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Written by Rob Schultz (human).

Media Monday: TV & Books

Some more of the TV I've watched so far this year:

Sherlock s3
I liked, in the end, the interconnectedness of the season, but only because without the final episode, it would have seemed like a season wasted. Early on it was feeling to me like the fun episodes you would put amid a long season, to break up the episodes with good cases. I began to think (and still might) that the show has become, instead of what it used to be, what the internet thinks it is.

Attack on Titan s1
Recommended from various angles, I watched this whole anime series on Netflix. I was really expecting it to be in space for some reason. The mobility devices are great. My complaints though: the thing that I was told was the basic premise of the show isn't actually established until almost halfway through, so boo to that reviewer for blowing a fun surprise. And second, and I'll say this carefully so as not to do the same thing to you, there was something very early in the show that I thought sure was going to happen, and then much later they announced it was going to happen, and now I'm wondering if I have to watch a whole second or third season before it actually does happen.

The Eric Andre Show s1
This show wasn't for me. I remember that there were a couple bits I liked, but I don't recall what they were anymore. Hannibal Buress seems to be getting very gently typecast, but maybe this show is the first one where he plays the role of "the writers' awareness."

And hey, let's talk books!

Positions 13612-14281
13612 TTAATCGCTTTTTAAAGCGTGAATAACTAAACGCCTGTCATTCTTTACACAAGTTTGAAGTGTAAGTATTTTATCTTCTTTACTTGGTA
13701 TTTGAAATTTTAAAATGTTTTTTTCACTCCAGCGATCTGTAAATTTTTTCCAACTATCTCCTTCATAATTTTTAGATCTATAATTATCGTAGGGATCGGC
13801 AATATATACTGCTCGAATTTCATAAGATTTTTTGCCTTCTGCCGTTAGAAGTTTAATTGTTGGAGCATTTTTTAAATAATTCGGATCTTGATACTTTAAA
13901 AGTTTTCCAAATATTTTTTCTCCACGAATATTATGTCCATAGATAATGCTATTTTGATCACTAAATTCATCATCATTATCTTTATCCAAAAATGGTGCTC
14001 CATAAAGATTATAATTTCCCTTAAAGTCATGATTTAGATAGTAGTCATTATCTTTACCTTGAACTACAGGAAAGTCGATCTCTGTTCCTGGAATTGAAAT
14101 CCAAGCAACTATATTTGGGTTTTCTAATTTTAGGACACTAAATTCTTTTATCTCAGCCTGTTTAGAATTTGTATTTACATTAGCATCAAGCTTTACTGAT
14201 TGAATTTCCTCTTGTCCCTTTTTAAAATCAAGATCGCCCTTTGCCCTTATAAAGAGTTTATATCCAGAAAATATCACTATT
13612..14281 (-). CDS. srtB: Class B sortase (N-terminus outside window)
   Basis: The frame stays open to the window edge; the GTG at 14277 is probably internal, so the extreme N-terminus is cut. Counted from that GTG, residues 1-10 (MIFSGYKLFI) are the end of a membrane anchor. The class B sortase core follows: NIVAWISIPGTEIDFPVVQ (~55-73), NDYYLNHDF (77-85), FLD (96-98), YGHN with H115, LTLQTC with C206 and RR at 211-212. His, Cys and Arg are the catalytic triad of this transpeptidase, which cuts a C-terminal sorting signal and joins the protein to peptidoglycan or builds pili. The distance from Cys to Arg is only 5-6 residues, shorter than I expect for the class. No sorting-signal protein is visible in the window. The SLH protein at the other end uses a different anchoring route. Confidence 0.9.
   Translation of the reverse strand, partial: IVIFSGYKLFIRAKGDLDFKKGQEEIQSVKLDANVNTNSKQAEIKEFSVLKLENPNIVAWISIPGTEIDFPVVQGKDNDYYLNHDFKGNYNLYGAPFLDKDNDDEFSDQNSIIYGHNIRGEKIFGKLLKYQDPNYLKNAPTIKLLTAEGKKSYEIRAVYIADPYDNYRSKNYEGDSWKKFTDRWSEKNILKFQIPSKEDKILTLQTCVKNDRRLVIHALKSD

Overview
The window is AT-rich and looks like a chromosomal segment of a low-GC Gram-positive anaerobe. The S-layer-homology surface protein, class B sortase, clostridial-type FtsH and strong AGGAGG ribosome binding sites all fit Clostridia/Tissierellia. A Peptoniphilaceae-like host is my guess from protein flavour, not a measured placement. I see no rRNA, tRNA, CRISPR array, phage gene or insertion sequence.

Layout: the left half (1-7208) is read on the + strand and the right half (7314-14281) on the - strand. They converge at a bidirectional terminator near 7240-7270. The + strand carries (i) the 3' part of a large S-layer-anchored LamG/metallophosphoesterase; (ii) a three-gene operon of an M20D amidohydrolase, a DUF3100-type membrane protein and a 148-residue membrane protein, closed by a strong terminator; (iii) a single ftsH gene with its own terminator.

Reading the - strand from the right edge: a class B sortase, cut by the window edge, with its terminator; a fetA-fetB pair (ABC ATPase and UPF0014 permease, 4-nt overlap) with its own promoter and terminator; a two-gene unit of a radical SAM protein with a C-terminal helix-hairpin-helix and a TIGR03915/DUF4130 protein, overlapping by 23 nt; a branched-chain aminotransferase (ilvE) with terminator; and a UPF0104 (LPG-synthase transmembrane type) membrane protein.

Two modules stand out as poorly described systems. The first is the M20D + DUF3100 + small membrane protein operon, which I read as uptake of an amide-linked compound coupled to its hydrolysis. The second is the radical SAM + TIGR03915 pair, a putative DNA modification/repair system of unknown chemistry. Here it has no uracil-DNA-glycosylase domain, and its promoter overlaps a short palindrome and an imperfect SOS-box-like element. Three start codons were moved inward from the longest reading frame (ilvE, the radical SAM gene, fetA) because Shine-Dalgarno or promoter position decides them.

Screenwriting 101 by FilmCritHulk
Very interesting book with ideas I'd like to try to put into practice sometime. As an iBook, it uses its own medium badly.

In the Belly of the Fail Whale by someone or another.
Sometimes you're in a place and you read or watch something just because it's there or it's on. But that doesn't mean it's good, and this wasn't. Bleh. It's the story of a guy who signs up for twitter, and how he wrote a book about signing up for twitter while working in the names of his followers into cringeworthy asides so they would buy a book that has their name in it.

Looking for Alaska by John Green
I guess I'm a little wary because he's having a popularity explosion right now, but I've been avidly consuming his YouTube shows since sometime last year and decided to try one of his novels. And I liked it! Like an alarming number of books I've read in the past few years it takes place in and around a boarding school, and as in all of them, the first half is more fun than the second half. I think all my vlog consumption clued me into some pretty oblique references, which made me feel clever. I was just happy to go through a window into an impossible sounding but convincing world, to see what bits of a YA novel connect with me today and what bits don't.